3. If the URL path contains an extension—for example, .do—the servlet container tries to match a servlet that handles requests for that extension. The extension is defined as the part of the segment after the last dot (.).

  4. If none of the previous rules produces a match, the container attempts to use a default servlet, if one is configured. Otherwise, the request returns an error response.

Tip

The web container uses case-sensitive string comparisons when checking for a match.

The concept of extension mappings was mentioned in Step 3 of the matching guidelines. There is another type of mapping that can be used, known as path mapping. A servlet-mapping that uses path mapping allows a URL that doesn’t contain an extension to match to the servlet. Using the earlier Storefront servlet mapping, the following partial web.xml file illustrates how path mapping is configured:

<web-app>  
 <servlet>
  <servlet-name>storefront</servlet-name>
  <servlet-class>org.apache.struts.action.ActionServlet</servlet-class>
 </servlet>
 <servlet-mapping>
  <servlet-name>storefront</servlet-name>
  <url-pattern>/action/*</url-pattern>
 </servlet-mapping>
</web-app>

Using path mapping, all requests mapped to this web application that contain the string “/action” in the request URL will be serviced by the Storefront servlet, regardless of what is in place of the * character.

Specifying Multiple Application Modules

As was briefly discussed in Chapter 3, the Struts 1.1 release added the ability to define multiple Struts configuration files, one for each supported application module. In previous versions of the framework, you specified a relative path to the single Struts configuration file using the config initialization parameter. With Version 1.1 and introduction of the concept of application modules, you can now create multiple Struts configuration files and specify them in the web.xml file using multiple config initialization parameters and the application module prefix. The next section discusses the initialization parameters that can be configured for a servlet.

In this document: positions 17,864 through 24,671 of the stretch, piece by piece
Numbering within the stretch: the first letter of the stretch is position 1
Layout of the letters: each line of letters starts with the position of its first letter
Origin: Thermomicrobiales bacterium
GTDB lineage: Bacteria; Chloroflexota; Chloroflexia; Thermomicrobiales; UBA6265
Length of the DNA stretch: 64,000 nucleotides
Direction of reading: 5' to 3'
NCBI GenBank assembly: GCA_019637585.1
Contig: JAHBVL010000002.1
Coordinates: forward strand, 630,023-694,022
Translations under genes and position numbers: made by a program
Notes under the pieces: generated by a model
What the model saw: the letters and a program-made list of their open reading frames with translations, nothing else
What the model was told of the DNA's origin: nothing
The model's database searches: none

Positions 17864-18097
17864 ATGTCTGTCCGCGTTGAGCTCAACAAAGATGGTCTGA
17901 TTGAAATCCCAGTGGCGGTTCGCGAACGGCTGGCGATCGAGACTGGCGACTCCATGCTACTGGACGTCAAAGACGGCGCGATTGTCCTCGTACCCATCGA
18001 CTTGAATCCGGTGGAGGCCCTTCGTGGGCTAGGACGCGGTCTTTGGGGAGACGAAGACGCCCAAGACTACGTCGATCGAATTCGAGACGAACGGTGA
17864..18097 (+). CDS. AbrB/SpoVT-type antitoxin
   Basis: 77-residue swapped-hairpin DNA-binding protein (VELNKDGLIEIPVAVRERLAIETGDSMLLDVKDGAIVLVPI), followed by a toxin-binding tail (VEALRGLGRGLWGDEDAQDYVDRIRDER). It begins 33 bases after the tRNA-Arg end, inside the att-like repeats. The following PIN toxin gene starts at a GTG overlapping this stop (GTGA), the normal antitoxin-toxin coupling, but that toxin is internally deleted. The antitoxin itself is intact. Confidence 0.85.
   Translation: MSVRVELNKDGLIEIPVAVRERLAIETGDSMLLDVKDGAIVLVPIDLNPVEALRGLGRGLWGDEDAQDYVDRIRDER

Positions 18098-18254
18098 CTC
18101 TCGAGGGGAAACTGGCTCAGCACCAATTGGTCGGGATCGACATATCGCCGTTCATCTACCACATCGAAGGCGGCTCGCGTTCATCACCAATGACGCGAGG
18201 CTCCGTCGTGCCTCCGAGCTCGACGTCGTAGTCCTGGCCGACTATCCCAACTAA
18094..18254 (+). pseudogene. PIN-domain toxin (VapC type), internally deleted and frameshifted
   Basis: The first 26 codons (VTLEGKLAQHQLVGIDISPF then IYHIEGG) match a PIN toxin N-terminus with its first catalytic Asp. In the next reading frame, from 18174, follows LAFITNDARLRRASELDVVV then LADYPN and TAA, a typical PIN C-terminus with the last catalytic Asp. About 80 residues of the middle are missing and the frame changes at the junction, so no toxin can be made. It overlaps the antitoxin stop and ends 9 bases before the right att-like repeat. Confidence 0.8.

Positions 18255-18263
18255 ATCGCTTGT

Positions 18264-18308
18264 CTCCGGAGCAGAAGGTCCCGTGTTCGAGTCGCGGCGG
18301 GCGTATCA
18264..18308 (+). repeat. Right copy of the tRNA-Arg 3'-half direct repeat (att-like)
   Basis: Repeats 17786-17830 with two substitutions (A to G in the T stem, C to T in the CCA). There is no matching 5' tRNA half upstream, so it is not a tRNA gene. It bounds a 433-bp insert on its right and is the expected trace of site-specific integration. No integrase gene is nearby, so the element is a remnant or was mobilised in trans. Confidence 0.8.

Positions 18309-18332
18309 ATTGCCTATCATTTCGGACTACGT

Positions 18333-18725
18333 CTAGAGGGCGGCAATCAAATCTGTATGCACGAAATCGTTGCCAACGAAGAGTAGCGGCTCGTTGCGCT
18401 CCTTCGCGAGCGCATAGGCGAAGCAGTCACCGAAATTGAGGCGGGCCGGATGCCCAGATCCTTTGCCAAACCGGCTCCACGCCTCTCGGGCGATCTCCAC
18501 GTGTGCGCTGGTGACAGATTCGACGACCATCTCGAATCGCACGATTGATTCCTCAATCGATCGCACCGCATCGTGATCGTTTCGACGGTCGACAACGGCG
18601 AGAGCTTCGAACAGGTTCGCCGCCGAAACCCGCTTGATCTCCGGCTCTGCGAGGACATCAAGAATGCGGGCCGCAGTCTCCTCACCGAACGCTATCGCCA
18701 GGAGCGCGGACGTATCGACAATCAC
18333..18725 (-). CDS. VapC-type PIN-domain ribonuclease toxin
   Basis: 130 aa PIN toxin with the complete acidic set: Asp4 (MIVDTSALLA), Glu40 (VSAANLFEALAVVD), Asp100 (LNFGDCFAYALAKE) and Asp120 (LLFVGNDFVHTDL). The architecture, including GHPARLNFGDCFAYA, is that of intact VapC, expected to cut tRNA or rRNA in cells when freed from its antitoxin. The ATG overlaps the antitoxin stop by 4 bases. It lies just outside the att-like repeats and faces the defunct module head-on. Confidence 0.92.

Declaring the Initialization Parameters

Initialization parameters are used to make configuration options available to a servlet. This allows the developer to declaratively affect the runtime environment of the servlet. Initialization parameters are configured within the servlet element using init-param elements, as shown in the following web.xml fragment:

<web-app>  
 <servlet>
  <servlet-name>storefront</servlet-name>
  <servlet-class>org.apache.struts.action.ActionServlet</servlet-class>
  <init-param>
   <param-name>config</param-name>
   <param-value>/WEB-INF/struts-config.xml</param-value>
  </init-param>
  <init-param>
   <param-name>host</param-name>
   <param-value>localhost</param-value>
  </init-param>
  <init-param>
   <param-name>port</param-name>
   <param-value>7001</param-value>
  </init-param>
 </servlet>
 
 <servlet-mapping>
  <servlet-name>storefront</servlet-name>
  <url-pattern>*.do</url-pattern>
 </servlet-mapping>
</web-app>

You can specify any parameter you need within the init-param element, as long as it’s a name/value pair. For example, the previous web deployment descriptor included initialization parameters for a host and port. If you were using EJB, this might be a way to include the server connection information. Zero or more init- param elements are allowed.